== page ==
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Lack of Diversity in Healthcare Professions, Explained Pt. I

The healthcare system in this country is predicated on unconscious bias and a empirical history of racism. This is a huge problem that leads to inequity of care at best, and (as we’re seeing up close & personal with COVID-19) death at worst. There are many reasons these issues persist for BIPOC in healthcare, and an important piece of this puzzle resides in a lack of culturally competent care for BIPOC people.



How diverse is the healthcare workforce?

In a word? Not very. Black, indigenous, and people of color (BIPOC) make up 40% of the population, but only: 

  • 6% of pharmacists
  • 2% of dentists & RNs
  • 8% of cardiologists (excluding Asian Americans)
  • 8% of PhD students

What happens when healthcare lacks diversity?

  1. The majority of providers are white and are more likely to treat white communities—which means BIPOC patients have less access to care.
  2. BIPOC patients report lower quality of care provided by clinicians who do not share their racial/ethnic background.
  3. Without a diverse group of health care providers, cultural and linguistic barriers are more likely to inhibit effective care.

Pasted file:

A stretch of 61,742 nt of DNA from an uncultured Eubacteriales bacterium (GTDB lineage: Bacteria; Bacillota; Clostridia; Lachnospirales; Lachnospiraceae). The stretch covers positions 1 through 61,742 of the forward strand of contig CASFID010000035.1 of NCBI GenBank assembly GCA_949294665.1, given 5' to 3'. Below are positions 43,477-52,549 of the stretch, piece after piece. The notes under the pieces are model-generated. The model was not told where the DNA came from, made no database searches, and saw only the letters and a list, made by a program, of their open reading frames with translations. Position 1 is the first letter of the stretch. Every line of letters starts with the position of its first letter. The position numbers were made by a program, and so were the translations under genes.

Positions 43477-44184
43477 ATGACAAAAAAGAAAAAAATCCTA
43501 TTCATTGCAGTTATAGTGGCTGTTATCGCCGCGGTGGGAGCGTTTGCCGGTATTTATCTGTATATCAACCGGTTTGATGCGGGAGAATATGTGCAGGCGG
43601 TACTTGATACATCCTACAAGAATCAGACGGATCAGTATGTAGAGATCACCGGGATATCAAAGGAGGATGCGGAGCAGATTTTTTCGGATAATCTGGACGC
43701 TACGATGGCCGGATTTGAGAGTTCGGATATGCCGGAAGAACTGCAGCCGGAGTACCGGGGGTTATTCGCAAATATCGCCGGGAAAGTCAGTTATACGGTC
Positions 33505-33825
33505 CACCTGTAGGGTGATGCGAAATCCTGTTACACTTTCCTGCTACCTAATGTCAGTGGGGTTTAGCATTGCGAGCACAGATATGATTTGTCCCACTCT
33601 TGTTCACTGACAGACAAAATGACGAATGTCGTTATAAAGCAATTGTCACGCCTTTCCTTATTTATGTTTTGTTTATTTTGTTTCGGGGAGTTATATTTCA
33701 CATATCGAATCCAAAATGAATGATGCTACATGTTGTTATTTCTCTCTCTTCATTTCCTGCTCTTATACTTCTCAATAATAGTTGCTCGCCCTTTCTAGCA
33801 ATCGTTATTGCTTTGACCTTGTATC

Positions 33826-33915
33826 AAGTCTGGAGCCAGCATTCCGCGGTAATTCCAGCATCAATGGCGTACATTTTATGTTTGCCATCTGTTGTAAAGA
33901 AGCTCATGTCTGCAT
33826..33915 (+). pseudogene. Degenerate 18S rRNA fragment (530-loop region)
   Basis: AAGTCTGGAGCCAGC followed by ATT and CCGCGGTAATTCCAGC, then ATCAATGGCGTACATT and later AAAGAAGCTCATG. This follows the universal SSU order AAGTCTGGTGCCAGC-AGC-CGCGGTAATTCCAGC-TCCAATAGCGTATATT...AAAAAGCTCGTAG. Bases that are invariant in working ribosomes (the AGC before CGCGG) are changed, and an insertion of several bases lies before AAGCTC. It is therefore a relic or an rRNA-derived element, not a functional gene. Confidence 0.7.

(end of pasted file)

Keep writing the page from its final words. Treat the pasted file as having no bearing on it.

The result: negative healthcare outcomes

  • For many cancer types, Black people have higher death rates than all other groups.
  • Cardiovascular disease death rates are 33% higher among Black folks compared to the total population.
  • Pregnancy related deaths are 4-5x more likely in Black & American Indian/Alaska Native women compared to white women over 30. 
  • Black children are 4.9x more likely die from asthma compared to white children.

What does the future hold?

BIPOC will make up an estimated 54% of the US population by 2050—and if we hope to provide quality care to an increasingly diverse population—health care practitioners must grow accordingly with population demographics.

Understanding the problem to be a part of the solution

The research is hard to stomach, but it's the truth. We'll do our best to share data that explains how the system got here, so that we can better understand what's in our collective power to change.


Sources:

U.S. Census Bureau, 2019

Jackson, C. S. (et al.). Addressing Health and Health-Care Disparities: The Role of a Diverse Workforce and the Social Determinants of Health (2014)

Mehta, L. S. (et al.). Current Demographic Status of Cardiologists in the United States (2019)

HHS AMCH, Reflecting America's Population: Diversifying a Competent Health Care Workforce for the 21st Century (2011)

Smedley .B. D.  (et al.). Health Care's Compelling Interest: Ensuring Diversity in the Healthcare Workforce (2004)

Mitchell, D. A. (et al.). Addressing Health Care Disparities and Increasing Workforce Diversity: The Next Step for the Dental, Medical, and Public Health Professions (2006)

National Cancer Institute. Cancer Disparities (2019)

American Heart Association. Bridging the Gap: CVD Health Disparities

Centers for Disease Control and Prevention. Racial and Ethnic Disparities Continue in Pregnancy-Related Deaths (2019)

Volerman, A. (et al.). Solutions for Asthma Disparities (2017)

Passel, J. S. and Cohn, D. U.S. Population Projections: 2005-2050 (2008)

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